06_Cairo Option (Special Enum)

06_Cairo Option (Special Enum)#

Like Rust, Cairo also does not have a system-level variable or property that represents null or empty. This is because it is easy to make errors such as treating a null value as a non-null value or vice versa.

To better understand this error, let's take an example from Golang:

When using a Map in Golang, it is common to encounter an error of "reading data from a Map with a nil state" because the Map can be nil at runtime. In Golang, nil represents a null value.

Such errors do not occur in Cairo because the Cairo compiler can detect these errors during compilation. The reason for this is that Cairo does not have a system-level variable or property that represents null or empty. Instead, Cairo uses a special Enum type to implement non-null checks (Option).

Basic Usage of Option#

Option is defined in the standard library as follows:

enum Option<T> {
    Some: T,
    None: (),

In actual coding, Option variables can be defined as follows:

use option::OptionTrait;

fn main(){
    let some_char = Option::Some('e');
    let some_number: Option<felt252> = Option::None(());
    let absent_number: Option<u32> = Option::Some(8_u32);

The Some member of Option is generic, so it can hold any type. In the example above, we have stored a short string in Some. It is also important to note that when using None, the parameter cannot be empty. Instead, the unit type () needs to be passed. The unit type is a special type in Cairo that ensures that the code at its location is not compiled (empty state during compilation).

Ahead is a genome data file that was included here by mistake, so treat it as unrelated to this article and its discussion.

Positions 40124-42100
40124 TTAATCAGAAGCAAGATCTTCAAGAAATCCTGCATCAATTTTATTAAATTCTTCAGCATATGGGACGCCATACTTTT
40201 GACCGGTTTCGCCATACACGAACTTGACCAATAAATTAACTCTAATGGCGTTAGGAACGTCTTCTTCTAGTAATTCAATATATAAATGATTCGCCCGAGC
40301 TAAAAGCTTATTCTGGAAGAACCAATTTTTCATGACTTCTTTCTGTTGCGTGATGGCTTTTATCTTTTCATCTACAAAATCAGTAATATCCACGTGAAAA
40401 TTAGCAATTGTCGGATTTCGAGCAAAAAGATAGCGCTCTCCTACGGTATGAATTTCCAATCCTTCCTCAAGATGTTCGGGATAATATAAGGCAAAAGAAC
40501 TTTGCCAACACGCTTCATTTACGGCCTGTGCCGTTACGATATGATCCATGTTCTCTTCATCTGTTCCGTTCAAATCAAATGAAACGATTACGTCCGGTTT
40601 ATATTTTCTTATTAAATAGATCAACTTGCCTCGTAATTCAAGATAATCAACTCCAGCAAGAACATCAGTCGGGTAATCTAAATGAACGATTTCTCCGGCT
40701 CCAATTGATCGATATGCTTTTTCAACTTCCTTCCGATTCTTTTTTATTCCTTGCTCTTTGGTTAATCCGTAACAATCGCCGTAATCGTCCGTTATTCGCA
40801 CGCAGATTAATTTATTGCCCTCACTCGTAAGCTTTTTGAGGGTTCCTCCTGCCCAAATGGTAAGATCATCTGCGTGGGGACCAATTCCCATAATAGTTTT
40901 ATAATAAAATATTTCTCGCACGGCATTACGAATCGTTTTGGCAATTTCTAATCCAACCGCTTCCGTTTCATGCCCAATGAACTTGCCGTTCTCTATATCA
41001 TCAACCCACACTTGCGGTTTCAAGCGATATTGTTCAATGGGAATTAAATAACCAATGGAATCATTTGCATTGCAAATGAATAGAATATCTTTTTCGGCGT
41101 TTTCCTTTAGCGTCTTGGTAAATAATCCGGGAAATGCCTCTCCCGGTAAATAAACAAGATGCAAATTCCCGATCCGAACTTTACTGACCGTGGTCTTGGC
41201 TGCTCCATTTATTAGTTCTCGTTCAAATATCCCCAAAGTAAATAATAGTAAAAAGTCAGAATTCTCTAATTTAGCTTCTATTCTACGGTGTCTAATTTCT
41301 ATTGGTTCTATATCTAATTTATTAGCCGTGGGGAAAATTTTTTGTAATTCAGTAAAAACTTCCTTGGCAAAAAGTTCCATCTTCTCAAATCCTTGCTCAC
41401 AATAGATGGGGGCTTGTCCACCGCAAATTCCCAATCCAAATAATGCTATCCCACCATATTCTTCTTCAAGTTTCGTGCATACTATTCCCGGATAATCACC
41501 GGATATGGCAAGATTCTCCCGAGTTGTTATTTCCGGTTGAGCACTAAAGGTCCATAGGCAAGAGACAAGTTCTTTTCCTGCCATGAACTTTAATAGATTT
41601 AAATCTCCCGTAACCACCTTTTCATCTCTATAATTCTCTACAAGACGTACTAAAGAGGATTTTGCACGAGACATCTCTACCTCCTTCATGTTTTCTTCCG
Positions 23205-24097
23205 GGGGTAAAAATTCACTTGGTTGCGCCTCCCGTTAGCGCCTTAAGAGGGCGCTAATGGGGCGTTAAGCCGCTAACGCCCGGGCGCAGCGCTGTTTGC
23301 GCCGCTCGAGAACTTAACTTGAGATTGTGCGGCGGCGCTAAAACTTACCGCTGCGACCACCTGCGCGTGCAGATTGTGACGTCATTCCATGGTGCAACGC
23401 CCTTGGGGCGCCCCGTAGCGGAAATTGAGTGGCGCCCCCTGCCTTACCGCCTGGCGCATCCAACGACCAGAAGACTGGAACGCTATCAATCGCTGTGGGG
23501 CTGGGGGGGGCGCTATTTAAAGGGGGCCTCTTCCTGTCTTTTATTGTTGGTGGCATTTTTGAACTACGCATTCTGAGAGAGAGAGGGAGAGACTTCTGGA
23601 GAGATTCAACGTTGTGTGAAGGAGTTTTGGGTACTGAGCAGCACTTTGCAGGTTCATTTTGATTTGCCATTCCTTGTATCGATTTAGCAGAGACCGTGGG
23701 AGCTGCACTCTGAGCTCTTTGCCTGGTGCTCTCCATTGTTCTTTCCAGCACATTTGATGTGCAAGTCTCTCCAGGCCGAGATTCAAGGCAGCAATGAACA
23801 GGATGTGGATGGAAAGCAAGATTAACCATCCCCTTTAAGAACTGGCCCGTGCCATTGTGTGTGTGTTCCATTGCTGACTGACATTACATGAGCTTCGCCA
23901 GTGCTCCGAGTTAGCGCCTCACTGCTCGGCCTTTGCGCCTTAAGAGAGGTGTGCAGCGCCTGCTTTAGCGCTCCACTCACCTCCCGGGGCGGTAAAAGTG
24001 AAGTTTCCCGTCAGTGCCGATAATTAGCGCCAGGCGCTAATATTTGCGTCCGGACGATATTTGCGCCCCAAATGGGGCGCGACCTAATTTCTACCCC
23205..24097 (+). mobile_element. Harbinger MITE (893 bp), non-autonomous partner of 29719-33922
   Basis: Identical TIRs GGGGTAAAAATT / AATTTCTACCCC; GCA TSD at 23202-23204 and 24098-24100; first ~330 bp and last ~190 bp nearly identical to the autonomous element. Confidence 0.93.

Similarities and Differences with Rust#

Similarities with Rust:

  • When using None, the type inside Option needs to be specified, as shown in let some_number: Option<felt252> = Option::None(());. This is because the compiler cannot determine the type inside Option from None.

Differences with Rust:

  • None and Some cannot be used globally.

Mixing Option with Variables of Other Types is Not Allowed#

use option::OptionTrait;

fn main() {
    let x: u8 = 5_u8;
    let y: Option<u8> = Option::Some(5_u8);

    let sum = x + y;

// This will result in the following error:
error: Unexpected argument type. Expected: "core::integer::u8", found: "core::option::Option::<core::integer::u8>".
 --> h04_enum_option.cairo:11:19
    let sum = x + y;

Although the Option variable y contains a value of type u8, the types of y and x are different, so they cannot be added together.

Non-Null Checks in Cairo#

All variables in Cairo are non-null, and the compiler ensures that variables are never empty at any time, just like the x variable mentioned above. This means that when writing Cairo code, there is no need to worry about forgetting to check if a variable is null during runtime. The only place where the possibility of null needs to be considered is when using Option variables.

In other words, only Option can have the state of null (None). We can see practical examples of Option usage through the control pattern of match.

Source Code Analysis#

Source code of the Option core library:

4 Member Functions#

There are 4 member functions:

/// Checks if Option has a value, returns the value if it does; if not, throws an error with err
fn expect(self: Option<T>, err: felt252) -> T;

/// Checks if Option has a value, returns the value if it does; if not, throws a default error
fn unwrap(self: Option<T>) -> T;

/// Returns true if Option has a value
fn is_some(self: @Option<T>) -> bool;

/// Returns false if Option does not have a value
fn is_none(self: @Option<T>) -> bool;
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